On the whole I agree that there's no substitute for good OO and that tests should test and object's behaviour, not state or internals, but I think that you should be a bit more pragmatic, we don't work in a perfect world, not everyone does good OO and you often have to work on (other people's) code that's less than optimal. Code that's old, creaky, without any unit tests and suffering from a multitude of anti-patterns. In this case a bit a pragmatism goes a long way. If there's a tool or technique that works and will help you to meet your old creaky code's deadlines then why not use it. I kind of think that it's better to have some tests - however imperfect they are - than no tests at all. Perhaps you don't live in such a world and can write all you code from scratch. If so then lucky you!

Finally, I've no connection with PowerMock - I merely exploring a few of its features, figuring out which would be useful and which weren't and trying to keep an open mind. I've never used mocking of private methods or internal state testing, but have used mocking of static objects on some old sub-optimal legacy code, which did prove useful.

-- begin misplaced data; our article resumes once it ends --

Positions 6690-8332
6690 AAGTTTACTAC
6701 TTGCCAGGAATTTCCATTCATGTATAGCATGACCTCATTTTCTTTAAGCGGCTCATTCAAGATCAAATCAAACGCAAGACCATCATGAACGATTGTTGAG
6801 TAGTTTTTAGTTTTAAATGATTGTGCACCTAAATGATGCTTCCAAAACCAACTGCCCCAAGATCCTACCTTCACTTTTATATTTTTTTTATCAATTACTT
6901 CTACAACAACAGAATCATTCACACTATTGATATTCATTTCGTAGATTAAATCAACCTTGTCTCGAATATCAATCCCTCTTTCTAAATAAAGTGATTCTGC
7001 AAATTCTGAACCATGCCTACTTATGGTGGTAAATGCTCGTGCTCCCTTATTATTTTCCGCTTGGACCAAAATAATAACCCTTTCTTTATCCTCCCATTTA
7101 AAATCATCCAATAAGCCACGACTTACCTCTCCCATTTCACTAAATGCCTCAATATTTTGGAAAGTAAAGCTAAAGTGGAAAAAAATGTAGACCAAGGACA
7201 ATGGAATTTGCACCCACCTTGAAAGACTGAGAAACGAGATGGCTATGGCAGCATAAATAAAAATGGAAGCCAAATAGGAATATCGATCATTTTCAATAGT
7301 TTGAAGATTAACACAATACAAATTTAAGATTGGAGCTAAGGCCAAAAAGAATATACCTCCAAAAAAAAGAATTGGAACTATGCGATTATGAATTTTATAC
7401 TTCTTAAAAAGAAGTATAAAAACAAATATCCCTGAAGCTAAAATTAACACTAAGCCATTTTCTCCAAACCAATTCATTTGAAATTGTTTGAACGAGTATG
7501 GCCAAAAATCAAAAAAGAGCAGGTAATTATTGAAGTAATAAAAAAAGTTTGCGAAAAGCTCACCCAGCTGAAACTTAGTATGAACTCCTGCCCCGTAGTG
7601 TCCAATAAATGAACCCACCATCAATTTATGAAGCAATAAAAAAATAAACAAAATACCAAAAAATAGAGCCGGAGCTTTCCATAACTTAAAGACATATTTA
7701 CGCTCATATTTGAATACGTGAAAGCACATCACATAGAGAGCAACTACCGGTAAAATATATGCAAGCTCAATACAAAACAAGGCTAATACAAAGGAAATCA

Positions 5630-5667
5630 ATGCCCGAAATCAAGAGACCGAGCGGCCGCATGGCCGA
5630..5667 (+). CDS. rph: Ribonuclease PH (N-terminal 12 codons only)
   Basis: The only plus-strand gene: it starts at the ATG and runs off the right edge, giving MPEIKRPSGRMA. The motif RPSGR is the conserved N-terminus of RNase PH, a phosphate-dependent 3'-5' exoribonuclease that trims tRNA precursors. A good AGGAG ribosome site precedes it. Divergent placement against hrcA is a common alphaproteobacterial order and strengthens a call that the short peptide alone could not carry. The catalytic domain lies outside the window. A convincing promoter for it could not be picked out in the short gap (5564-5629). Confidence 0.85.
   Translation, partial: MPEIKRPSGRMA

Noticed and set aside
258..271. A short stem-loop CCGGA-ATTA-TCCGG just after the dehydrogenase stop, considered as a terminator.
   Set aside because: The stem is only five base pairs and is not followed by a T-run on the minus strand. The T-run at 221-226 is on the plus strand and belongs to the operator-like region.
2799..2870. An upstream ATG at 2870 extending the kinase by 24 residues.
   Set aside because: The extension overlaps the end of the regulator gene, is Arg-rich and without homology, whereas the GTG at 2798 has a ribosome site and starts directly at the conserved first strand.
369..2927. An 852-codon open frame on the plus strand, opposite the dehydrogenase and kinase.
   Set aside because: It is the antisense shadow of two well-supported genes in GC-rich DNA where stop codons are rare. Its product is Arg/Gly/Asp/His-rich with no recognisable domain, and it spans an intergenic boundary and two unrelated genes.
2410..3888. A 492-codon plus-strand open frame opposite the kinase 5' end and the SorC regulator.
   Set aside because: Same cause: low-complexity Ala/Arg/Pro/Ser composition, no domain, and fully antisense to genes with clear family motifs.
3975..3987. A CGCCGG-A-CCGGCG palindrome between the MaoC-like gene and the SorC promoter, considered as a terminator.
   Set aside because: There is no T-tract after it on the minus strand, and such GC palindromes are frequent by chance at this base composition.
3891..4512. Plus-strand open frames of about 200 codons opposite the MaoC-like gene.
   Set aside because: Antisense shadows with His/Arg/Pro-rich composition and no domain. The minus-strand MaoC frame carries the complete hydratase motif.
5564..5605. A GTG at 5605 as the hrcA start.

Witold Szczerba replied on Sat, 2011/10/29 - 5:03pm

You are right, sometimes it can be usefull when working with not well written code. The only thing is that I would start the article with such an explenation as you just wrote in response to my post. The truth is that many programmers don't know it. I was one of them at the beginning. I was trying to write unit tests and they were causing more troubles than they were worth. I wanted to convince my coleagues that tests are important, but I could not convince myself in the first place. Only after realising what does the OOP mean in practice, one can actually start writing tests or even practice a test-driven-development (or behavior-driven-development, but for me the better name would be use-case-test-driven-development, hehe).

Nicolai Cebanov replied on Wed, 2013/11/13 - 1:00am

That's interesting, but this approach doesn't work for private methods with void return type.

Comment viewing options

Select your preferred way to display the comments and click "Save settings" to activate your changes.